PELIKAN: And on the other hands, it’s the language of love is spontaneous. You can’t repress it. When it comes time to say it, darn it, you say it and take the consequences — and that’s how it is, how God’s love is expressed both spontaneously by God and conventionally by God. God also says I love you and in a very conventional way and in turn, our love to God, which is always a response to a love that started with Him and ends in Him. Our response to that love is the service of one another and of humanity, but also an act of adoration.

TIPPETT: This setting of the St. John Chrysostom text that Jaroslav Pelikan mentioned is by the Russian composer Sergei Rachmaninov.

TIPPETT: This is giving me a lovely and exalted way to think about a remark you make in your book, that one thing that someone who studies all these creeds, as you’ve done, is struck by is the sheer repetitiveness of them. Right?

PELIKAN: You should try to proofread them all in the course of a few weeks, as we did, and then you discover just how — you wonder, didn’t I read this one yesterday?

TIPPETT: No, and it — but it’s so interesting, because I think that where someone goes when they hear that there are these thousands of creeds is that everybody’s doing it differently all the time, and that’s not really what you find. But I did want to dwell briefly on one that I sense is near and dear to your heart, which is this Maasai Creed…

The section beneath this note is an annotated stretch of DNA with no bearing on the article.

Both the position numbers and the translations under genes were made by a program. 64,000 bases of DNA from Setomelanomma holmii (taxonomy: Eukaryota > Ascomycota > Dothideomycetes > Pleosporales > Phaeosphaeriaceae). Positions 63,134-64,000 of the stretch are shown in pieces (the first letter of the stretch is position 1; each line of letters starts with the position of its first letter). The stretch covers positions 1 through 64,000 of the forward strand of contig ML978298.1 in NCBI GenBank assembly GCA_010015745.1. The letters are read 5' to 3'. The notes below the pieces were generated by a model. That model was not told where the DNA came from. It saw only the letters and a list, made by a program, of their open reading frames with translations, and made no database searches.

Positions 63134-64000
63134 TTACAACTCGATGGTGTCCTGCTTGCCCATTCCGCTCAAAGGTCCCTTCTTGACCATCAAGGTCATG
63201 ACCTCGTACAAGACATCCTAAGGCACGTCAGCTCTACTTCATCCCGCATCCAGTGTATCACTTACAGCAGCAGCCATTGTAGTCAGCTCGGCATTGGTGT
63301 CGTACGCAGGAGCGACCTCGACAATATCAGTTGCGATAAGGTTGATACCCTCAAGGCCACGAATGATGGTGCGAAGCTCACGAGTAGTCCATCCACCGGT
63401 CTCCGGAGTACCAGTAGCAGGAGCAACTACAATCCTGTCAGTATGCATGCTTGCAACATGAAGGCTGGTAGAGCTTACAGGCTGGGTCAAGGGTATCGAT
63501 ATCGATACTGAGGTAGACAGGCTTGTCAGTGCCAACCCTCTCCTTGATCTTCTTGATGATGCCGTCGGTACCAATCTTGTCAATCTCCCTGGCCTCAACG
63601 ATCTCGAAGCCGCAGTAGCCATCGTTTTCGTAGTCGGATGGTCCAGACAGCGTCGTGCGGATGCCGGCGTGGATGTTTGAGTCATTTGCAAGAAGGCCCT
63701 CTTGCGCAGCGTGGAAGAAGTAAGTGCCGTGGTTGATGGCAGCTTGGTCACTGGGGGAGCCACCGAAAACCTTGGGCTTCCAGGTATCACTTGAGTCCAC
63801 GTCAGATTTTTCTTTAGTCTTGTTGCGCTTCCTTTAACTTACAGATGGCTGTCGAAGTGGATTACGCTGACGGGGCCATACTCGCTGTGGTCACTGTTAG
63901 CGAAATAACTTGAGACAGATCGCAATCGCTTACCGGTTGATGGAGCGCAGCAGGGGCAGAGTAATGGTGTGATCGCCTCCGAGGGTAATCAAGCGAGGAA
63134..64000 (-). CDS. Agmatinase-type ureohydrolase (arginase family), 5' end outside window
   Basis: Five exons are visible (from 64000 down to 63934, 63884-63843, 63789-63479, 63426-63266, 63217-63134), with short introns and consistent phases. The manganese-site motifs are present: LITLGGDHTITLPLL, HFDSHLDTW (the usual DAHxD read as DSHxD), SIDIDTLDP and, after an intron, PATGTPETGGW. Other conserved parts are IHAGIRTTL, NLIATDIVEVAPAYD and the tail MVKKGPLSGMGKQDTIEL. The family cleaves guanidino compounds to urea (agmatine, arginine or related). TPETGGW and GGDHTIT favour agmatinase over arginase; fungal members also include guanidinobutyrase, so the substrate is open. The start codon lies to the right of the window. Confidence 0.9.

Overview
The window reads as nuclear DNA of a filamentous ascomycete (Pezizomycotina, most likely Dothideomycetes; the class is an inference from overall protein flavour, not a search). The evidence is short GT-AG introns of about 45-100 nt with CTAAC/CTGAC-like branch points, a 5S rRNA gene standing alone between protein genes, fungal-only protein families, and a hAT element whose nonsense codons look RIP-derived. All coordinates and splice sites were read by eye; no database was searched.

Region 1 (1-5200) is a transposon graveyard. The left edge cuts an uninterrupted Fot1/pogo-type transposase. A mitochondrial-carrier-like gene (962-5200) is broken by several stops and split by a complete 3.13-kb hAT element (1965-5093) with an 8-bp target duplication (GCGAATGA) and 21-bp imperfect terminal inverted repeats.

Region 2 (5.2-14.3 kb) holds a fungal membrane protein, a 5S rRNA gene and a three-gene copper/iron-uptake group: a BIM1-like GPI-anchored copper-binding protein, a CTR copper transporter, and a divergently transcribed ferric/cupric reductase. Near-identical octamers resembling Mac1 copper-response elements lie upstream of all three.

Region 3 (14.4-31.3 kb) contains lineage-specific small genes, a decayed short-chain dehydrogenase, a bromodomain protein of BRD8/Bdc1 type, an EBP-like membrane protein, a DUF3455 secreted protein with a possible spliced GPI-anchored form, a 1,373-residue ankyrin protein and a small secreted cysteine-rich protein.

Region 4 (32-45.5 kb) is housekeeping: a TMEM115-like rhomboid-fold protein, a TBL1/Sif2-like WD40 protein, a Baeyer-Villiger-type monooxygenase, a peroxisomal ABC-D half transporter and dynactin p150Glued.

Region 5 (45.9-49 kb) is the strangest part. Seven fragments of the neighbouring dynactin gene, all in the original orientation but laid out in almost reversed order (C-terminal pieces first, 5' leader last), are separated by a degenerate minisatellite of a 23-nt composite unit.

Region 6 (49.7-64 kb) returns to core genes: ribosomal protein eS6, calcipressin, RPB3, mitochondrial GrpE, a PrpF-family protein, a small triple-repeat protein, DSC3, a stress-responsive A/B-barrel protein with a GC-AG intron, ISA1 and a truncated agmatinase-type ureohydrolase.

PELIKAN: Oh, yes.

TIPPETT: …the Maasai people of Africa, which was written around 1960, the Congregation of the Holy Ghost in east Nigeria. I don’t know. Would you like to read some of your favorite…

PELIKAN: Like most creeds, it is designed on a threefold pattern of Father, Son, and Holy Spirit and comes out of the experience of Christians in Africa who were animists, fetishists who worshiped things in nature and the mystery of life and who then, upon receiving the Christian faith, began reciting the creeds as they had been taught, in this case by Roman Catholic missionaries, in other cases by Evangelical or Orthodox missionaries. But after a couple of generations of that, a Christian community gradually comes of age, achieves a level of maturation where you want to do it for yourself, do it your way, speaking in your context, using the images of your culture. And the question is can you do that without sacrificing the integrity of what you have received? It’s easy just to repeat, but then it’s not your own. It’s easy to say what is your own as though nobody had ever said it before, but then the question is whether it’s authentically Christian. And I think this one manages to do both of those in a remarkable way.

PELIKAN: “We believe in one high God, who out of love created the beautiful world. We believe that God made good His promise by sending His Son, Jesus Christ, a man in the flesh, a Jew by tribe, born poor in a little village, who left His home and was always on safari doing good, curing people by the power of God, teaching about God and man, and showing that the meaning of religion is love. He was rejected by His people, tortured and nailed, hands and feet to a cross, and died. He lay buried in the grave, but the hyenas did not touch Him, and on the third day He rose from the grave.”